Cuomo's veto angers counties, lawmakers

ALBANY - Gov. Andrew Cuomo's decision to veto a bill that would have forced the state to pay for criminal defenders for the poor has angered county officials and state lawmakers, with the sides now left to try and salvage a compromise.

The bill would have gradually shifted the cost for defending the poor from counties to the state, with the state picking up the full cost beginning in 2023.

But Cuomo vetoed the legislation late on New Year's Eve, faulting lawmakers for not including a way to pay for it. The cost, according to Cuomo's veto, would have been $800 million a year when fully phased in.

The move angered county governments, who have struggled to cover the cost of indigent legal defense, and public defenders, whose caseloads have grown to untenable levels in some areas of the state.

And the timing ensured the Legislature, which passed the bill unanimously in June, couldn't override the veto before the New Year.

Cuomo said he would introduce his own plan in "the coming months." Assembly Speaker Carl Heastie, D-Bronx, said Wednesday that his conference will work with Cuomo to try and strike a deal.

"The objective is not to throw something to the governor to hope he can veto it so you guys can see a fight between the Legislature and the governor," Heastie said. "What we really want to do is get to a point where we can do something that will address the need of legal services and also helps out the counties."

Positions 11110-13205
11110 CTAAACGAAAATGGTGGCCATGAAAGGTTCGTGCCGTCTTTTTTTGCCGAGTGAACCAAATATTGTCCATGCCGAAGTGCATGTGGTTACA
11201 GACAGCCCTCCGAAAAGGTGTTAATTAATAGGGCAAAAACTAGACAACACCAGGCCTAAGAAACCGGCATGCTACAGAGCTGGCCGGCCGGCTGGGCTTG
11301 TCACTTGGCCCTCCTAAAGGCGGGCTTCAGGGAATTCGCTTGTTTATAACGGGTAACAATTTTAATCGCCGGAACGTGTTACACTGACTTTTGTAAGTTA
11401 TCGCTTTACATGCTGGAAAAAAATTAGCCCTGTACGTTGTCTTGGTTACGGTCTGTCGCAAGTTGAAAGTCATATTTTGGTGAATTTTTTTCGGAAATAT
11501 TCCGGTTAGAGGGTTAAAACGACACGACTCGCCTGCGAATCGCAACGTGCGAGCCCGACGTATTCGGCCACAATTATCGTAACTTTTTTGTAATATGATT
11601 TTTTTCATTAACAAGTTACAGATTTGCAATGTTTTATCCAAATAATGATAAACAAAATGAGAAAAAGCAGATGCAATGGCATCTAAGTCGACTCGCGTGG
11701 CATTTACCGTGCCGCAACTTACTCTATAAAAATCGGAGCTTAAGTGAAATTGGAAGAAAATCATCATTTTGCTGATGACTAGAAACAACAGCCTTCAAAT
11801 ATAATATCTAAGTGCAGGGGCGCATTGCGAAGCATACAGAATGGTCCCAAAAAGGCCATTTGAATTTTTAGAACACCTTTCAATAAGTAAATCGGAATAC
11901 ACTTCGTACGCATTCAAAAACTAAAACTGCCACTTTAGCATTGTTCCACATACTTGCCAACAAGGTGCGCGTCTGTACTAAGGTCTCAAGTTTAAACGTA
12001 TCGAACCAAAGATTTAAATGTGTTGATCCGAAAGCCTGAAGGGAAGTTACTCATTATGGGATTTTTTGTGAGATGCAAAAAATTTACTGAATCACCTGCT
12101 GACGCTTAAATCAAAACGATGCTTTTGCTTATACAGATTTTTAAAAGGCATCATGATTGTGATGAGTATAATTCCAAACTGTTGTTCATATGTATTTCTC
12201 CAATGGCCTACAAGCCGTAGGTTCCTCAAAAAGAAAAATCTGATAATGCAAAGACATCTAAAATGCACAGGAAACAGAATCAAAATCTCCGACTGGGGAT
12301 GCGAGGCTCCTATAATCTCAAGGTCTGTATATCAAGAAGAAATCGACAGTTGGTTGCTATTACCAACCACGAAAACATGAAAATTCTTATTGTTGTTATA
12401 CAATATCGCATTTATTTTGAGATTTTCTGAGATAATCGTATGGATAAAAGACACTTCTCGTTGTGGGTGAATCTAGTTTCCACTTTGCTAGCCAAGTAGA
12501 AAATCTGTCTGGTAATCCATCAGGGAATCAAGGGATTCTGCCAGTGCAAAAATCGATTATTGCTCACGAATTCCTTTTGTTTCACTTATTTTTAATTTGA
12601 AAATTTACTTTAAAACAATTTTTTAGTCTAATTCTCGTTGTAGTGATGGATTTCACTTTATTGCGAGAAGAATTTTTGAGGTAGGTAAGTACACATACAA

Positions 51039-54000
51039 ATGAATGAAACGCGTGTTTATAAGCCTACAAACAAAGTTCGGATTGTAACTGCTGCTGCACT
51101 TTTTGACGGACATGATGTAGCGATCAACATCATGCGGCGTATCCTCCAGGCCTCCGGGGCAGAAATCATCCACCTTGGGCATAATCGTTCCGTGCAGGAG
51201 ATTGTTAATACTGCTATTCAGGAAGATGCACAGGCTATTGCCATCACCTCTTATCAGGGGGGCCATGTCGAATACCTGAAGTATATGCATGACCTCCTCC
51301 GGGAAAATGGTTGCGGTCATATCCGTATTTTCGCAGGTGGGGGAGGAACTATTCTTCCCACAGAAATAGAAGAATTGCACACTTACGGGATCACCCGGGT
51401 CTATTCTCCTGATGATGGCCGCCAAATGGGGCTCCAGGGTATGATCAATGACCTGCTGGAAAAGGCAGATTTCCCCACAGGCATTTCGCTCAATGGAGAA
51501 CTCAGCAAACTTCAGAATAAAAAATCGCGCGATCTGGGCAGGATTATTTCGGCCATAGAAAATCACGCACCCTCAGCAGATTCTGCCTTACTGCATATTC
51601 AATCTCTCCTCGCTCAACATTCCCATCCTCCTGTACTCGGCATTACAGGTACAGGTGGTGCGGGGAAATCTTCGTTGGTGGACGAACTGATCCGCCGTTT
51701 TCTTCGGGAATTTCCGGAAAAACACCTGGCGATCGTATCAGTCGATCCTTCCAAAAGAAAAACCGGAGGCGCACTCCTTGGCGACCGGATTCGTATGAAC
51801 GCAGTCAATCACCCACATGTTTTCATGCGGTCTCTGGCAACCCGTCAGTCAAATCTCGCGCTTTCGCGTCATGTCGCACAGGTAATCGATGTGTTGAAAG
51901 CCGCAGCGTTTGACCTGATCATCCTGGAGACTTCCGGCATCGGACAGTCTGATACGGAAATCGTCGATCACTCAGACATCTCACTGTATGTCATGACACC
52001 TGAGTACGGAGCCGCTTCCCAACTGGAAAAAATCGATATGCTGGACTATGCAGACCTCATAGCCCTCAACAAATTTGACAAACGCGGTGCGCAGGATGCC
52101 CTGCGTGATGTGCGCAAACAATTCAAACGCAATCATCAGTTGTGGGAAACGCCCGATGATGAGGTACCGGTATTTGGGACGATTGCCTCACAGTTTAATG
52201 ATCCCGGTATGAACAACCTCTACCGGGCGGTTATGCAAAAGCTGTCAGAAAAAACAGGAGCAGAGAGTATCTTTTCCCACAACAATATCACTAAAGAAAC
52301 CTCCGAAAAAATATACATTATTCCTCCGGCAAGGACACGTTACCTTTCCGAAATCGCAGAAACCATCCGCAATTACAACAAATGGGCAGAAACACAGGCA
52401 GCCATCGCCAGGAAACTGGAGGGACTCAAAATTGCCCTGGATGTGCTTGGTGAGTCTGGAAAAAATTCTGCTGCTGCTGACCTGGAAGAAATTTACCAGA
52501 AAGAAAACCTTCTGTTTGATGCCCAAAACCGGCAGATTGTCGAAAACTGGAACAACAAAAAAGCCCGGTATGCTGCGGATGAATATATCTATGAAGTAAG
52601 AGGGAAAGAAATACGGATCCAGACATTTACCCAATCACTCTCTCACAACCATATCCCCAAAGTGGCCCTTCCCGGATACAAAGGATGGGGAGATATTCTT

The bill stemmed in part from a landmark 2014 legal settlement, in which the state agreed to pick up some public defender costs in five counties -- Schuyler, Suffolk, Onondaga, Washington and Ontario.

The settlement ended a long-running lawsuit backed by the New York Civil Liberties Union that claimed the state chronically underfunded the indigent legal defense system. It required the state to pay for attorneys to represent poor defendants at arraignments, among other conditions.

Cuomo's veto message said the bill went further than that and included "absolutely no funding stream to pay for it."

"I cannot increase the taxes of every taxpayer in this State to fund existing and future legal defense work in counties and with no accountability measures, nor can I dramatically increase the State's financial burden outside of the State's budgetary process or its financial plan," Cuomo wrote.

"This bill blindly shoulders the State with an $800 million annual expense without any funding or plan to support it."

Assemblyman Phil Palmesano, R-Corning, Steuben County, said it's not fair for the state to cover costs in five counties and not the others.

"What about other counties facing similar financial stress?" Palmesano said in a statement. "The governor had a chance to promote fairness, protect municipalities, provide property tax relief and uphold due process. He failed.”
Cuomo's veto also drew criticism from the NYCLU, whose executive director, Donna Lieberman, called the bill the "most important criminal justice reform legislation in memory."

“He has rejected a groundbreaking and bipartisan fix to our deeply flawed public defense system and left in place the status quo, in which the state violates the rights of New Yorkers every day and delivers unequal justice," Lieberman said in a statement.


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